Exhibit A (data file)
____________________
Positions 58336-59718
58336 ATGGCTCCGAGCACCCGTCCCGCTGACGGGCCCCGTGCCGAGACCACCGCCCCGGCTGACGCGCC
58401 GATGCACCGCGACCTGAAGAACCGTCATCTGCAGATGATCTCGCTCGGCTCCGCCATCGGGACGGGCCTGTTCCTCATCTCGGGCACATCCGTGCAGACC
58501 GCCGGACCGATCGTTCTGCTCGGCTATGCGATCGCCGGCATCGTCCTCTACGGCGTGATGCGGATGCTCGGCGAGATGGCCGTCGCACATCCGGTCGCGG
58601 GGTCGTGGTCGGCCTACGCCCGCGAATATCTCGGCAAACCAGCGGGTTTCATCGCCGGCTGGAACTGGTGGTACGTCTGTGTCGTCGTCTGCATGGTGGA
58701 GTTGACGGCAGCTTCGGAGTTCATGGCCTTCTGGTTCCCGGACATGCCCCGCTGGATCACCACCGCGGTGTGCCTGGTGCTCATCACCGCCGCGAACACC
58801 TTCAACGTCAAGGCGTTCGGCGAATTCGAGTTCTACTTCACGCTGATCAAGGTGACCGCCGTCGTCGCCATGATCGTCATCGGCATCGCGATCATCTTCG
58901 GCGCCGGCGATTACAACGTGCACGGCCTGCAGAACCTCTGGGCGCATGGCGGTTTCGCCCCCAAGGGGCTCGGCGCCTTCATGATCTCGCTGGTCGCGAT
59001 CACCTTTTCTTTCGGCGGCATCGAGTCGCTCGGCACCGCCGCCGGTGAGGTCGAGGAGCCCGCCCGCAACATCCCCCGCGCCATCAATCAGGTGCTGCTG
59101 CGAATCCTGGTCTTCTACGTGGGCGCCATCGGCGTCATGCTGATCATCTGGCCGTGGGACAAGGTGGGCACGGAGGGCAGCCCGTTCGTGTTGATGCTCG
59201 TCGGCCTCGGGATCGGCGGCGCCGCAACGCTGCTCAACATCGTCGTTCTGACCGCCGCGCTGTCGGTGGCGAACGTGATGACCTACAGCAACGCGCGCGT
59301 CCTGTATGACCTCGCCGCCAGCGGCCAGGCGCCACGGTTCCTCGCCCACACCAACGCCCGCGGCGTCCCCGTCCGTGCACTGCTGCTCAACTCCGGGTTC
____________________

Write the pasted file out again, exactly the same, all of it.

Positions 58336-59718
58336 ATGGCTCCGAGCACCCGTCCCGCTGACGGGCCCCGTGCCGAGACCACCGCCCCGGCTGACGCGCC
58401 GATGCACCGCGACCTGAAGAACCGTCATCTGCAGATGATCTCGCTCGGCTCCGCCATCGGGACGGGCCTGTTCCTCATCTCGGGCACATCCGTGCAGACC
58501 GCCGGACCGATCGTTCTGCTCGGCTATGCGATCGCCGGCATCGTCCTCTACGGCGTGATGCGGATGCTCGGCGAGATGGCCGTCGCACATCCGGTCGCGG
58601 GGTCGTGGTCGGCCTACGCCCGCGAATATCTCGGCAAACCAGCGGGTTTCATCGCCGGCTGGAACTGGTGGTACGTCTGTGTCGTCGTCTGCATGGTGGA
58701 GTTGACGGCAGCTTCGGAGTTCATGGCCTTCTGGTTCCCGGACATGCCCCGCTGGATCACCACCGCGGTGTGCCTGGTGCTCATCACCGCCGCGAACACC
58801 TTCAACGTCAAGGCGTTCGGCGAATTCGAGTTCTACTTCACGCTGATCAAGGTGACCGCCGTCGTCGCCATGATCGTCATCGGCATCGCGATCATCTTCG
58901 GCGCCGGCGATTACAACGTGCACGGCCTGCAGAACCTCTGGGCGCATGGCGGTTTCGCCCCCAAGGGGCTCGGCGCCTTCATGATCTCGCTGGTCGCGAT
59001 CACCTTTTCTTTCGGCGGCATCGAGTCGCTCGGCACCGCCGCCGGTGAGGTCGAGGAGCCCGCCCGCAACATCCCCCGCGCCATCAATCAGGTGCTGCTG
59101 CGAATCCTGGTCTTCTACGTGGGCGCCATCGGCGTCATGCTGATCATCTGGCCGTGGGACAAGGTGGGCACGGAGGGCAGCCCGTTCGTGTTGATGCTCG
59201 TCGGCCTCGGGATCGGCGGCGCCGCAACGCTGCTCAACATCGTCGTTCTGACCGCCGCGCTGTCGGTGGCGAACGTGATGACCTACAGCAACGCGCGCGT
59301 CCTGTATGACCTCGCCGCCAGCGGCCAGGCGCCACGGTTCCTCGCCCACACCAACGCCCGCGGCGTCCCCGTCCGTGCACTGCTGCTCAACTCCGGGTTC